Why time management is a waste of time

How often recently have you said (or thought) 'I just don't have the time'?

Why time management is a waste of time

How often recently have you said (or thought) ‘I just don’t have the time’?

Time is by far our most precious resource. We can’t buy or borrow it, it’s impossible to make more and it’s well known that good time management is crucial to both personal productivity and success in business. 

In recent months, the juggle has certainly been real, with so many franchisees carefully balancing their business commitments and client obligations alongside personal and family responsibilities in such a hugely pressured way.  Most of us have never experienced the intensity of pressure bought on by the global pandemic before and, hopefully, we won’t encounter challenges like it again.

So why is time management a waste of time?

Because we all have the exact same number of hours in our days. It’s very much what we do with that time that counts. Which is why we should spend less time worrying about managing our time and more focus on managing our tasks.

By focusing on workflow instead of time, franchisees are not setting themselves up for a fall. Having the right tools and strategies to manage our priorities is a much healthier and more sustainable way to run a business. Take this from someone who’s hit burn out on more than one occasion!

A top task management tool.

A really useful tool is Covey’s Prioritisation Matrix*. Stephen Covey was an American educator, author, businessman, and keynote speaker. His most popular book is ‘The 7 Habits of Highly Effective People’ where he modernised and bought into the mainstream psyche the Eisenhower Method**. 

Covey’s Matrix presents you with four quadrants in which you can prioritise your business or personal activities in relation to their importance and urgency. This matrix is a simple yet incredibly effective way to help you decide what work you should retain, schedule, delegate or drop.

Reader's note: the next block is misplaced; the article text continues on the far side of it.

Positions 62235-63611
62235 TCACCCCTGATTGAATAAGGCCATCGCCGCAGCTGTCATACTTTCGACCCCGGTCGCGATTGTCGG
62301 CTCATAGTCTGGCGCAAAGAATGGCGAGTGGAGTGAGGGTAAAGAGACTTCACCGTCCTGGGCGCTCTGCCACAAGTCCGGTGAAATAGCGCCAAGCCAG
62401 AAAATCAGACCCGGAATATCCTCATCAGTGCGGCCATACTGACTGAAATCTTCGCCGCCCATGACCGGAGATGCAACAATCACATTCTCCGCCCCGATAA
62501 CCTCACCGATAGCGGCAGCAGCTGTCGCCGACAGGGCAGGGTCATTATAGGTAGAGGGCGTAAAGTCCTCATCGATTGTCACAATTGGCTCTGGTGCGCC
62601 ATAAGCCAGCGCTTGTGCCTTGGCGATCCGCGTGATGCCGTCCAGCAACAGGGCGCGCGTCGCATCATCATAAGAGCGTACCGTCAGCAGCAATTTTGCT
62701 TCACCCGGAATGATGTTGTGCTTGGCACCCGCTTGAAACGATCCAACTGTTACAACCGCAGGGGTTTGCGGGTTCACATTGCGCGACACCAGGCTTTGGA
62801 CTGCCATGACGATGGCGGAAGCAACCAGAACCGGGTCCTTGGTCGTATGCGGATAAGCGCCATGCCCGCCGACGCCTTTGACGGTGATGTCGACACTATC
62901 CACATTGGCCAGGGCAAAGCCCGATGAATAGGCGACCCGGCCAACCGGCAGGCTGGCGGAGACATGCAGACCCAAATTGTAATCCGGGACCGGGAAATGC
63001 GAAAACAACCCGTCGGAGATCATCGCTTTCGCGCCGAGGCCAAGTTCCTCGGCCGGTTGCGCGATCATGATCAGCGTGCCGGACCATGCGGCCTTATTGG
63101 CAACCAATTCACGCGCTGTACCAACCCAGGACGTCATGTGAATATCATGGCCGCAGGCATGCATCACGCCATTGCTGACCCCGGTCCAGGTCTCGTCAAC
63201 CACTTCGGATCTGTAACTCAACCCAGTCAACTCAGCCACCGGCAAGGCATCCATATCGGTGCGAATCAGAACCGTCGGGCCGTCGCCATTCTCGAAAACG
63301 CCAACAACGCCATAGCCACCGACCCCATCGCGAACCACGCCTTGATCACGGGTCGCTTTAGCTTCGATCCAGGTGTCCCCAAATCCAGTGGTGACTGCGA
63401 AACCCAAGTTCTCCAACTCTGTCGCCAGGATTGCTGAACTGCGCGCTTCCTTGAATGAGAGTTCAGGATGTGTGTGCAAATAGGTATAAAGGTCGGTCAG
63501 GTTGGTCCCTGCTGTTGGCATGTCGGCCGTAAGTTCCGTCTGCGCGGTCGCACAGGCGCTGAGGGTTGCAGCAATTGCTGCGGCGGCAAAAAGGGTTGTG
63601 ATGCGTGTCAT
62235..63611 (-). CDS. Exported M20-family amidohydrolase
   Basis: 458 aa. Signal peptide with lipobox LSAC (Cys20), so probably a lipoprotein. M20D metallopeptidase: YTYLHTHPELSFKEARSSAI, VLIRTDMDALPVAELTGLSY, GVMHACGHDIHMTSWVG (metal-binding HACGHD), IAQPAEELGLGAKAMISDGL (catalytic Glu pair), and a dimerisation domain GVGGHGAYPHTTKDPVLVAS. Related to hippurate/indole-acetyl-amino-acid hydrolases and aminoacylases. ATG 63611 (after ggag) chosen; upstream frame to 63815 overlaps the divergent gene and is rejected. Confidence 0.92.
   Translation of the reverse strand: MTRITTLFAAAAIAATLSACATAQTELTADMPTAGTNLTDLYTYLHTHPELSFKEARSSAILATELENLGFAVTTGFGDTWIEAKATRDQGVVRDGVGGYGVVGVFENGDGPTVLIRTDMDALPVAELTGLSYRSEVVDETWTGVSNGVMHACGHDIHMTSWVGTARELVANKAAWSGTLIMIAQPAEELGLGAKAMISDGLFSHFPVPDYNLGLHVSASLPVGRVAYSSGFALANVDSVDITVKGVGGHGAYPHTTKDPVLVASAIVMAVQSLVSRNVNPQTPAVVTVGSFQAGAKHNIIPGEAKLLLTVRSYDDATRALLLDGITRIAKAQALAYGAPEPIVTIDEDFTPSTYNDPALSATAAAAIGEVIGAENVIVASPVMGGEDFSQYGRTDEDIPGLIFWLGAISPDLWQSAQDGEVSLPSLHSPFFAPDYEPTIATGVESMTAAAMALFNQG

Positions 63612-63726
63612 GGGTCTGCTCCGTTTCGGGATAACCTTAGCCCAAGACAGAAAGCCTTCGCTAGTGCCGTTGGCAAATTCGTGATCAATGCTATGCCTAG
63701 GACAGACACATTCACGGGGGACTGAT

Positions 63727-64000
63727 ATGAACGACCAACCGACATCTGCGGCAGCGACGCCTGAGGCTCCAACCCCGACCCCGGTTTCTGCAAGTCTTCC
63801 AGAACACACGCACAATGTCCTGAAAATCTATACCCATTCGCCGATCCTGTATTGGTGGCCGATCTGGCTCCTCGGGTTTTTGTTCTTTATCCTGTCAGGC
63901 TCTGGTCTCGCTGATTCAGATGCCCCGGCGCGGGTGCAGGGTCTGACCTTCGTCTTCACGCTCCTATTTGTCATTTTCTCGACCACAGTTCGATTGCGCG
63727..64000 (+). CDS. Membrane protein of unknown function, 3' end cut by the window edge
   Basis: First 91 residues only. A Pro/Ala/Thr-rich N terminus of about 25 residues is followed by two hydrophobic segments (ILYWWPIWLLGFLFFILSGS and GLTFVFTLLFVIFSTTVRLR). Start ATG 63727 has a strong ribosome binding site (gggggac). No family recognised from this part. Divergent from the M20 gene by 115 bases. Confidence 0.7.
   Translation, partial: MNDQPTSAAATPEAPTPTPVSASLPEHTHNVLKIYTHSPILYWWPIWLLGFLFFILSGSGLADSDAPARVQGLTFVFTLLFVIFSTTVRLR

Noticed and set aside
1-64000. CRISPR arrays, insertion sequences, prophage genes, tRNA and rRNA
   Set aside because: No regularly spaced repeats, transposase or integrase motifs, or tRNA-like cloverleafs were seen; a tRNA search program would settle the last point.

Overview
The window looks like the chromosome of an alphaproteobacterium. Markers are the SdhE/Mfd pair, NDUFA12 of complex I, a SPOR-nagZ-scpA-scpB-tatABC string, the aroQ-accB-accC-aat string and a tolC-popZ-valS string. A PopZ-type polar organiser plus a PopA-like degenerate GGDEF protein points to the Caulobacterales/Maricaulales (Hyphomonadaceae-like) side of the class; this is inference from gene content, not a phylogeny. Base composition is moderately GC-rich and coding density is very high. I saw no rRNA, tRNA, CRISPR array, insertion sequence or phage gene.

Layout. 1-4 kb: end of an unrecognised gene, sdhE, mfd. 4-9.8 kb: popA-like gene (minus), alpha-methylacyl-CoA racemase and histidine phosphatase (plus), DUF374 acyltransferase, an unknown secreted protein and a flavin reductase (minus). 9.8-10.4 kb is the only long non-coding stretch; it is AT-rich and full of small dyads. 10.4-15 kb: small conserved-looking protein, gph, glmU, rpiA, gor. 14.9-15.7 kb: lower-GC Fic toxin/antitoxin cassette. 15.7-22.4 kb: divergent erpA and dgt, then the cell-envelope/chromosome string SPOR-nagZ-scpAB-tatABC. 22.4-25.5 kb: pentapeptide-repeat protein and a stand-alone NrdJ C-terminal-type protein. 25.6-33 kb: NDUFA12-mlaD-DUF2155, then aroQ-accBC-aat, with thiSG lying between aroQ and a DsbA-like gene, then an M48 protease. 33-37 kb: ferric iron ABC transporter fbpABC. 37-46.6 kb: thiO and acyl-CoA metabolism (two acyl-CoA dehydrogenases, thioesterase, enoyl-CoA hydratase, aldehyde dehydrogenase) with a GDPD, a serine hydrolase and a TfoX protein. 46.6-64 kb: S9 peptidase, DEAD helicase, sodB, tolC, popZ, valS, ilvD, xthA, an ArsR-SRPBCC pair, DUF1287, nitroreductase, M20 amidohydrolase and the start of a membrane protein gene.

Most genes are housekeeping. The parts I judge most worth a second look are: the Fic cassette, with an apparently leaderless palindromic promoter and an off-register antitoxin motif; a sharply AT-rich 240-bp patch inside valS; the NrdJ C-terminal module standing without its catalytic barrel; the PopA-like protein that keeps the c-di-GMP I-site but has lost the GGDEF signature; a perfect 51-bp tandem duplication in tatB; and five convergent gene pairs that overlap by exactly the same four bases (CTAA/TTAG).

Here’s an overview and some example tasks for each of Covey’s quadrants:

Quadrant One is important AND urgent – retain (and do them!) 

These activities need your immediate attention. There are clear timescales and obvious consequences. ‘Important’ tasks to move you forward towards your defined business objectives. They could be project activities with pre-defined and fixed timescales or perhaps pressing client challenges or responding to certain emails.

Quadrant Two is for important tasks that aren’t urgent – schedule 

These are more strategic development activities which are important to your business goals, but they don’t need your attention or any action right now. It’s wise to schedule these duties into your diary or workflow management system as procrastination could be prevalent in this quadrant. These tasks could be related to personal development, preparation, strategic planning or simply thinking space.

Quadrant Three is urgent yet not important – delegate.

These day-to-day tasks do need taking care of but not always by you. Are your urgent yet not important tasks tied to you and your skill set specifically? They could be replying to repetitive emails, uploading blogs/content, bookkeeping or even preparing meals or cleaning. 

Quadrant FOUR is neither urgent nor important – drop them!

These are the distractions, the activities that suck your time and probably make you feel worse in the long run. For many this is more than likely endless, mindless scrolling on social media.

We all know the beauty of a franchise is having a flexible and quickly scalable business model, but to make it a true success, we should be thinking less about time management and more about balancing our priorities.

Check it out Covey’s Prioritisation Matrix and see how it works for you. 

* Covey’s matrix – https:/en.wikipedia.org/wiki/Stephen_Covey

** The Eisenhower Method – https:/en.wikipedia.org/wiki/Time_management 

Suzy Sanders
Suzy Sanders